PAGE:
Time, Distance, and Invisibility: Factors that Limit Widespread Human Compassion
Time in the ancient world has done the same things to human empathy as physical distance does in the present; separation by time and separation by geography make any suffering and death irrelevant if not immediately at our fore.
Who really cares for those who died by the tens of millions killed by the Mongol empire and its aftereffects between the 13th and 15th centuries? Who but the most insincere and unknowing of ourselves has actually said they shed a single tear for any of those slaughtered and starved? Such a virtue is not really accessible to any but the dedicated scholar reading personal stories of the suffering of those ages. And still, I have heard those scholars say that the benefits brought to the world by Genghis Khan — freedom of religion, rights for women, early mail delivery networks, and free trade — were more significant than those of all spiritual leaders. Very, very few in the modern age can legitimately shed a tear for those millions of deaths, and no one can have an emotive response in favor of the civilizations at that time that were literally destroyed so completely that they don’t have a single entry in the book of history.
With an increasing distance in time from the event, we care less and less. But there are caveats. Fast-forward to the European-American massacres of the Native Americans, and things become quite different. We have photographic evidence of those great sadnesses, and so we become more in league with those dead. The same is true for the American slave trade and the photographic evidence we still have of such oppression and suffering. This visibility and our feelings of “kinship” with those whose plight we can SEE is even more evident than the violent drone wars of the current era in far-flung countries that have taken place behind our back … hidden under the smoke and behind the mirrors of modern news.
Time and distance from human suffering matter to our sympathy in tandem with our ability to see the effects … and not necessarily even then, like the aforementioned scholars espousing the net global good accomplished by the Mongols’ widespread destruction. With close to eight billion people on the planet, only a supernatural Messianic figure could possibly sympathize with every single life that has existed or does exist on the planet. This is not a possibility for mere mortals such as ourselves. We can only think broadly of the world and its inhabitants, and that is why when the prayerful pray for the world, they generally do so in the aggregate, as it would take seeing one new face, every second of every minute, every hour, every day, every month, and every year — without sleep — for two-hundred and fifty years to get a glimpse of what the eight billion individuals currently on the planet even look like.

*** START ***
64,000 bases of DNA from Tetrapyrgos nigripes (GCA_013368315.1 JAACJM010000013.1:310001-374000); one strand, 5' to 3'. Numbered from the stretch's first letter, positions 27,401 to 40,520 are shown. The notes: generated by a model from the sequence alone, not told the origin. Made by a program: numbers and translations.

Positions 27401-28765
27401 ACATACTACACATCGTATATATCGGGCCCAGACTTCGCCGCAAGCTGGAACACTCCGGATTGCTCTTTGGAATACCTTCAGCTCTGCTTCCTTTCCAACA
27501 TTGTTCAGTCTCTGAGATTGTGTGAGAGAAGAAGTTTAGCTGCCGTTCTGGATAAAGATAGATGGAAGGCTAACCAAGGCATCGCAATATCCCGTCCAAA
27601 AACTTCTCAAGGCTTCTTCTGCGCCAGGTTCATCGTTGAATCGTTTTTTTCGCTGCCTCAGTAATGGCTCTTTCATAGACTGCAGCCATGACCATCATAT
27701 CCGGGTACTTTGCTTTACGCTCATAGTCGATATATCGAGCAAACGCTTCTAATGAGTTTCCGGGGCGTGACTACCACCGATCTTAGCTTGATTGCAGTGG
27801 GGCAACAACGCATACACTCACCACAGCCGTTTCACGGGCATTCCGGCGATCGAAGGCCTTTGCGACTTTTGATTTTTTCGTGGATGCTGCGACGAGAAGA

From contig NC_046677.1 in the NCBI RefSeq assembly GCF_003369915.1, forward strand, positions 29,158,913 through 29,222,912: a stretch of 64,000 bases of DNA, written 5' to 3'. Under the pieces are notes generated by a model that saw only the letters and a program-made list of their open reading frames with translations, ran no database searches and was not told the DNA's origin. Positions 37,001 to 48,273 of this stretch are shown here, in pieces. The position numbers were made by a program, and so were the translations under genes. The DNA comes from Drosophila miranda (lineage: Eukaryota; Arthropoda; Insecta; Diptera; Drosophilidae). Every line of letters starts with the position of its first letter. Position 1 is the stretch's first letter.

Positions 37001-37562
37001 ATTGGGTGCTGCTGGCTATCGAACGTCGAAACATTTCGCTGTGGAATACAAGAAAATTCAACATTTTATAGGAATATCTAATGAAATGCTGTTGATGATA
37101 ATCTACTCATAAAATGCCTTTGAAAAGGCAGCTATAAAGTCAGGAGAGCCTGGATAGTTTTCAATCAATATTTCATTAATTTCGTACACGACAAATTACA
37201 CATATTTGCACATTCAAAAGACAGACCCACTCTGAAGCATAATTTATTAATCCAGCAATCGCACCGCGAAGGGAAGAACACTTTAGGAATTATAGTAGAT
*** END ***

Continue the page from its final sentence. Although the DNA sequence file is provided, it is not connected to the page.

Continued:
Historians mourn the loss of the Library of Alexandria far more than the individuals who died in any sacking of any major city or nation of the ancient world. Indeed, the destruction of the Library of Alexandria is considered one of the worst crimes ever committed against humanity, perhaps because while the death of humans is inevitable, physically recorded knowledge has the potential to last for thousands of years to help humanity beyond many average lifetimes.
When the Taliban in Afghanistan destroyed the 125' and 180' Buddha statues of Bimiyan — built in the sixth and seventh centuries AD — in 2001, the international outcry was loud and far surpassed the public outrage over the human deaths occurring in that part of the world at the time.
We are a strange species that places values on things that are able to be seen. Visual human stories of pain and suffering are the most effective in counteracting the nullifying effects on human sympathy and empathy by way of distance in both time and geography. In essence, visibility of ancient wrongs and visibility of modern-day but far-flung human suffering are the most effective ways of enhancing compassionate kinship with all humankind … unless the logic of the net good overwhelms the sensibilities of the gross pain inherent in the human condition.
It seems the most effective method for focusing on the plight of those who suffered and suffer in the past and current eras — respectively — is to focus on the destruction of historical places and cultural symbols of widespread renown, as opposed to the destruction of the humans themselves.